5 Ways Addiction is Different for Women
While addiction is a struggle that can be faced by anyone in any walk of life, there are various differences in how it shows itself in men and women. Here are 5 ways that addiction is different for women.
1: The Causes
The underlying causes of addiction are statistically different for men and women. While men often use drugs and alcohol to increase positive moods, women are more likely to use drugs and alcohol to self-medicate for psychological problems or everyday social difficulties. Relationship difficulties, trauma, and family pressures are often a huge factor in women using drugs or alcohol in excess. This extends to women’s underlying psychological profiles since women are more likely to have underlying anxiety disorders or depression that they are attempting to cope with through drugs or alcohol.
2: The Drugs
Women and men tend to have different drugs of choice. Men are more likely to be addicted to nicotine, binge drink, and smoke marijuana daily or in excess. Women, on the other hand, are more likely to abuse opioids than men, and they are also more likely to start using stimulants at an early age than men. Women are also more likely to use nicotine and other stimulants to lose weight.
3: Ease of Addiction
While the likelihood of becoming addicted varies from person to person and relies heavily on an individual’s personality, there are appreciable differences between addiction responses for men and women. In general, men require more of a drug to get the desired effect, and therefore they tend to take longer to become addicted than women. Women, on the other hand, become intoxicated more easily and therefore usually develop an addiction more quickly than men.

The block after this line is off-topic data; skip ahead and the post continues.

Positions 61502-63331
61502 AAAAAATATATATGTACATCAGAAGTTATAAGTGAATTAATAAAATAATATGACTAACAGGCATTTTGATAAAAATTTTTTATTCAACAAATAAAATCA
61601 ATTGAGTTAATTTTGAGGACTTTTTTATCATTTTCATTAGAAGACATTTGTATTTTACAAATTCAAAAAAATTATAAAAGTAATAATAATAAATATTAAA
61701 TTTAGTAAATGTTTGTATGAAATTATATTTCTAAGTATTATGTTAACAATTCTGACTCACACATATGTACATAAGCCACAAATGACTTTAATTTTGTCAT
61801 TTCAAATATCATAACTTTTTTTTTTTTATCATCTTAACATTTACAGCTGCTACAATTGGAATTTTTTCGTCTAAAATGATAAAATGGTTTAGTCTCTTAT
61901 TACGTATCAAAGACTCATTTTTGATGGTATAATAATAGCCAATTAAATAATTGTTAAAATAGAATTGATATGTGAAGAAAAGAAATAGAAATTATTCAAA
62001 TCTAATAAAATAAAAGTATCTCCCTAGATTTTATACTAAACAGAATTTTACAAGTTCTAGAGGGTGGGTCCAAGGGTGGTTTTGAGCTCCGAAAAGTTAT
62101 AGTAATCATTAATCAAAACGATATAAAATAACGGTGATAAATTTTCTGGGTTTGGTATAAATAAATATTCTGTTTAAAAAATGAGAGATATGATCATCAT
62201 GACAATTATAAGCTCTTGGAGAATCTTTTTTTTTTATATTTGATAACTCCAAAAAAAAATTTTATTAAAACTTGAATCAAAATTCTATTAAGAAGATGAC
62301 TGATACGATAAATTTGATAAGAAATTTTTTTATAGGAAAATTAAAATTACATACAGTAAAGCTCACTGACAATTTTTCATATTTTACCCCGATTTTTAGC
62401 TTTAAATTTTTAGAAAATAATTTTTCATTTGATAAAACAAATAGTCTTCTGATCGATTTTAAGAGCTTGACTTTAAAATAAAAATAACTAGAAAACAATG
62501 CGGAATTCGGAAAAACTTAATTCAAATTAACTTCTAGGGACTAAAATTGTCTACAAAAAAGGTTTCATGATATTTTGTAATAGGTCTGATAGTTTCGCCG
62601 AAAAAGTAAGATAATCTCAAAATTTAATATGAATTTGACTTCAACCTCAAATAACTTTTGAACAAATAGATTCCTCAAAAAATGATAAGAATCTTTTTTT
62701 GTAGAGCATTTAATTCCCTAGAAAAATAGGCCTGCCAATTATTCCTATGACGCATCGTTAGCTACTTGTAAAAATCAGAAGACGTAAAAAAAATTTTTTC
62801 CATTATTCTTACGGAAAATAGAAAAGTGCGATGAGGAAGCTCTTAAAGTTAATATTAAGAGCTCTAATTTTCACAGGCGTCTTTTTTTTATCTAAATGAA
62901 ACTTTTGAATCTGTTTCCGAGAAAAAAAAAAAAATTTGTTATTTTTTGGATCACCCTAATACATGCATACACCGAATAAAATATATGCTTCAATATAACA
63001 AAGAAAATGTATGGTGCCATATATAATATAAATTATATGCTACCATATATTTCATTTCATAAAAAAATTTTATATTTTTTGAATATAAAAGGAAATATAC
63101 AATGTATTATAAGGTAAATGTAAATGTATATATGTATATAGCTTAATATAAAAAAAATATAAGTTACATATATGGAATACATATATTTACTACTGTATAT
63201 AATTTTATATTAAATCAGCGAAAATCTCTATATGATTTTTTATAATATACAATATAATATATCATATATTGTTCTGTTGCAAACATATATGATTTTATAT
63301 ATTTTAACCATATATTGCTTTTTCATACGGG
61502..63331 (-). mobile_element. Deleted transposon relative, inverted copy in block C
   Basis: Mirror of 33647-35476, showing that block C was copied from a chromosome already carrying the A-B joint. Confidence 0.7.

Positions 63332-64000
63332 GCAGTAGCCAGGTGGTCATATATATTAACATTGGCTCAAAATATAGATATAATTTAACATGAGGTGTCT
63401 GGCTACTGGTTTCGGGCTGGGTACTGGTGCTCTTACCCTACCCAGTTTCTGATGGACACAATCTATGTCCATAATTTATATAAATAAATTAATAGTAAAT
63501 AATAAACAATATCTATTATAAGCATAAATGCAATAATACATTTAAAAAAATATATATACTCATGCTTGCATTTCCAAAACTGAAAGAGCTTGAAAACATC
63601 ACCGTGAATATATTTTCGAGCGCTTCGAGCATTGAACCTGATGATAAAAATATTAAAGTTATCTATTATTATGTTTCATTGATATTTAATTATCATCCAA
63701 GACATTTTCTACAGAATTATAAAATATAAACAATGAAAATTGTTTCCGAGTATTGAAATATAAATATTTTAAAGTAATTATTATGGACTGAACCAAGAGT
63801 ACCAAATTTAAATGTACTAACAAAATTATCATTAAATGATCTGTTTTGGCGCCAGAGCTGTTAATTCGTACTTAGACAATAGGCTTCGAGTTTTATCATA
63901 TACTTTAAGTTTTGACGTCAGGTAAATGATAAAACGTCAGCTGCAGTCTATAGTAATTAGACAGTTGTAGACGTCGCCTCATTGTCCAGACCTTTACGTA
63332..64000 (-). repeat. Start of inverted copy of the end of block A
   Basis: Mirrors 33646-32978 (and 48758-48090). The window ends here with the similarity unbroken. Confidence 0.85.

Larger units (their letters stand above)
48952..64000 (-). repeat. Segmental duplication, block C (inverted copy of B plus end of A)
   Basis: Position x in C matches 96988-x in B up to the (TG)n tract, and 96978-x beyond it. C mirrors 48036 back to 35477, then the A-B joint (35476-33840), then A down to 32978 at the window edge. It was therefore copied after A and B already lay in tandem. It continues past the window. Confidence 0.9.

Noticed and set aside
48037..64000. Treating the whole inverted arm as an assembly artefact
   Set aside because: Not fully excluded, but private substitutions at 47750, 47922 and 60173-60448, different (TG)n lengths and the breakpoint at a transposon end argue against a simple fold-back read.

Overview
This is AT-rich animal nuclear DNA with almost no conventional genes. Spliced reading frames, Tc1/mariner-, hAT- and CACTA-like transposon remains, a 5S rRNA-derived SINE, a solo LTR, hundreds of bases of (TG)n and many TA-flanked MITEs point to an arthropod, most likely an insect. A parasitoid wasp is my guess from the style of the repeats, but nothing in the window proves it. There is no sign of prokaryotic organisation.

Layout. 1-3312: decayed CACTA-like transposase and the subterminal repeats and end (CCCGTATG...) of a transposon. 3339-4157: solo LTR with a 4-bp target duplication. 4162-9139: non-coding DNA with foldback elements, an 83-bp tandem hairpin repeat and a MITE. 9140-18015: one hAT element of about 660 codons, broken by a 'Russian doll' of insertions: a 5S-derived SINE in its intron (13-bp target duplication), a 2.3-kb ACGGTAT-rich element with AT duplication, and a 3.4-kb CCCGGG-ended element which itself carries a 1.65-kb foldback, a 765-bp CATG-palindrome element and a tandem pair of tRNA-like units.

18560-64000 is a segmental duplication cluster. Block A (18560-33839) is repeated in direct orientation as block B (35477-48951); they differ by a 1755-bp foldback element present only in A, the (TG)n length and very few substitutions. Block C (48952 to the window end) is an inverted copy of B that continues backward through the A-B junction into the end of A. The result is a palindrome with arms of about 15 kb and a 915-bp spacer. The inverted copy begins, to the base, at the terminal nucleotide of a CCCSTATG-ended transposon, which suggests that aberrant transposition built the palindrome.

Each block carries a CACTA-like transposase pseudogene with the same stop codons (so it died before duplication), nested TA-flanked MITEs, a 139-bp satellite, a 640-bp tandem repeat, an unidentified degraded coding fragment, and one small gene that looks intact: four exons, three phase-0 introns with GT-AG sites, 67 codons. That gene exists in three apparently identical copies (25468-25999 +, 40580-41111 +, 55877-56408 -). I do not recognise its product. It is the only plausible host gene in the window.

In general, it seems that women are less likely to seek treatment for their addiction than men. The general addiction treatment model is also based on treating men, and therefore they can have an easier time getting access to help than women. Paradoxically, there have been studies done that show that women who do get access to treatment tend to do better more quickly than men, while men require longer treatment times. Whether this means that the general treatment model needs adjusting to help men more quickly or there is some underlying psychological reason for women to more quickly begin to recover, more research is certainly required.
5: Recovery Outcomes
A number of studies have shown that men have a 32% chance of relapse while women have a 22% chance of relapse. Men are more likely to die of an overdose in the process of relapsing and are less likely to go back into treatment after a relapse. Women have been shown to be more likely to continue their recovery with therapists and other counsellors after their addiction treatment has finished, which may be a significant factor in these better statistics for women than men. Addiction is always a chronic condition with no permanent cure, however, so there is no guarantee for either men or women that they will be able to maintain their sobriety after leaving treatment.
These differences in addiction between men and women show how important it is for treatment to be geared towards an individual. There is no universal treatment for all individuals, and gender differences is just one of the factors that has to be taken into account when making a treatment plan for someone hoping to recover from their addiction. Finding a dedicated women’s addiction treatment center or a therapist who specializes in addiction treatment for women is a good first step if you’re looking to get your life back from your addiction or the addiction of a loved one.